A two-wafer polysilicon micromolding process has been developed for the fabrication of hollow tubes useful for microfluidic applications. These small tubes can be fabricated with a pointed end, resulting in a micro hypodermic injection needle. Microneedles are desired because they reduce both insertion pain and tissue damage in the patient. Such microneedles may be used for low flow rate, continuous drug delivery, such as the continuous delivery of insulin to a diabetic patient. The needles would be integrated into a short term drug delivery device capable of delivering therapeutics intradermally for about 24 hours. In addition, microneedles can be used for sample collection for biological analysis, delivery of cell or cellular extract based vaccines, and sample handling providing interconnection between the microscopic and macroscopic world. The strength of microneedles was examined analytically, experimentally and by finite element analysis. Metal coatings provide significant increases in the achievable bending moments before failure in the needles. For example, a 10 μm platinum coating increased the median bending moment of a 160 μm wide, 110 μm high microneedle with a 20 μm wall from 0.25 to 0.43 mNm. In addition, fluid flow in microneedles was studied experimentally. Microneedles 192 μm wide, 110 μm high and 7 mm long have flow rates of 0.7 ml/sec under a 138 kPa inlet pressure. This flow capacity exceeds previous microneedle capacities by an order of magnitude.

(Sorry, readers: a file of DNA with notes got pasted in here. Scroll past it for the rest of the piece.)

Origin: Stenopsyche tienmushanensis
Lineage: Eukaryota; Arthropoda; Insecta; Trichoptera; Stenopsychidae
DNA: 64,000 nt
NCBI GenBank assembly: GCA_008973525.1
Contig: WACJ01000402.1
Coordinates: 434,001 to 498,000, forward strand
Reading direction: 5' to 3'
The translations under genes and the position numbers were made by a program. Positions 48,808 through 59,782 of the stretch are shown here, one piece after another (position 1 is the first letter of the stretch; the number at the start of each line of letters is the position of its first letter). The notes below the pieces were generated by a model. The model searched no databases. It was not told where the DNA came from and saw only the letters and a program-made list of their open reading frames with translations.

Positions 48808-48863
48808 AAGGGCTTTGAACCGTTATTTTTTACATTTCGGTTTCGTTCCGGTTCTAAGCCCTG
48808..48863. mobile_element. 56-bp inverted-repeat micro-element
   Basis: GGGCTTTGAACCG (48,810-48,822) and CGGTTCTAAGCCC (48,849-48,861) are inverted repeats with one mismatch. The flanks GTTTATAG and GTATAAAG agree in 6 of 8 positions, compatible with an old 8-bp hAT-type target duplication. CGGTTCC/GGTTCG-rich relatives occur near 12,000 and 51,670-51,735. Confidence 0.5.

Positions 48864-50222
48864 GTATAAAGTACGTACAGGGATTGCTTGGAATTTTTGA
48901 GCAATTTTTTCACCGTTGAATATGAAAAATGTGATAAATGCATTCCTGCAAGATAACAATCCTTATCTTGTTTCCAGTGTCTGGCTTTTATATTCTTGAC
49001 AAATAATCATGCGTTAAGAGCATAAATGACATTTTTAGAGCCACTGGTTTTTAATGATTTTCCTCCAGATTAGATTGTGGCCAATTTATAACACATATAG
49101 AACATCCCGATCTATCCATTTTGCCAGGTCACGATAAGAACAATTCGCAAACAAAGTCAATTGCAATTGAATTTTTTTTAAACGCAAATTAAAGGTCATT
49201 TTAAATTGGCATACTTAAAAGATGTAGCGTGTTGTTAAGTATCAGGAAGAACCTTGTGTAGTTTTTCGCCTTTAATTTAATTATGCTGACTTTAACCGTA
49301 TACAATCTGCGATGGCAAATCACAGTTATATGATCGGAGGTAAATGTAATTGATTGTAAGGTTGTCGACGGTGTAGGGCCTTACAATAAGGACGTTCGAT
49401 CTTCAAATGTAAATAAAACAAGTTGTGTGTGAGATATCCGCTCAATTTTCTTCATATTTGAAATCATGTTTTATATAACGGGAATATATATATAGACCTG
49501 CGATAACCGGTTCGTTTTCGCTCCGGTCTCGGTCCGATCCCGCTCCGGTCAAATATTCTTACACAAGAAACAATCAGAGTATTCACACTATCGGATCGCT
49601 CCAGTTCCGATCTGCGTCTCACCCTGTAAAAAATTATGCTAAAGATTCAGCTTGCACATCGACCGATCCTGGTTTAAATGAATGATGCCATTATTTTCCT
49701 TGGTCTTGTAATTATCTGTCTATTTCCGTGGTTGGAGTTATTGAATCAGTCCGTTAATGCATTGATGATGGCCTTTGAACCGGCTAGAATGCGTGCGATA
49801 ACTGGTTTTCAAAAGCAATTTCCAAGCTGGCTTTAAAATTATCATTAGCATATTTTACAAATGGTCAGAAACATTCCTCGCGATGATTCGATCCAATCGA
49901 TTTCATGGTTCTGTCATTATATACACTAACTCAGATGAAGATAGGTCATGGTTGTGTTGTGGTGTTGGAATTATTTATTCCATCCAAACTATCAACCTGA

|Original language||English (US)|
|Number of pages||9|
|State||Published - Dec 1 2000|
All Science Journal Classification (ASJC) codes
- Biomedical Engineering
- Molecular Biology
- Drug delivery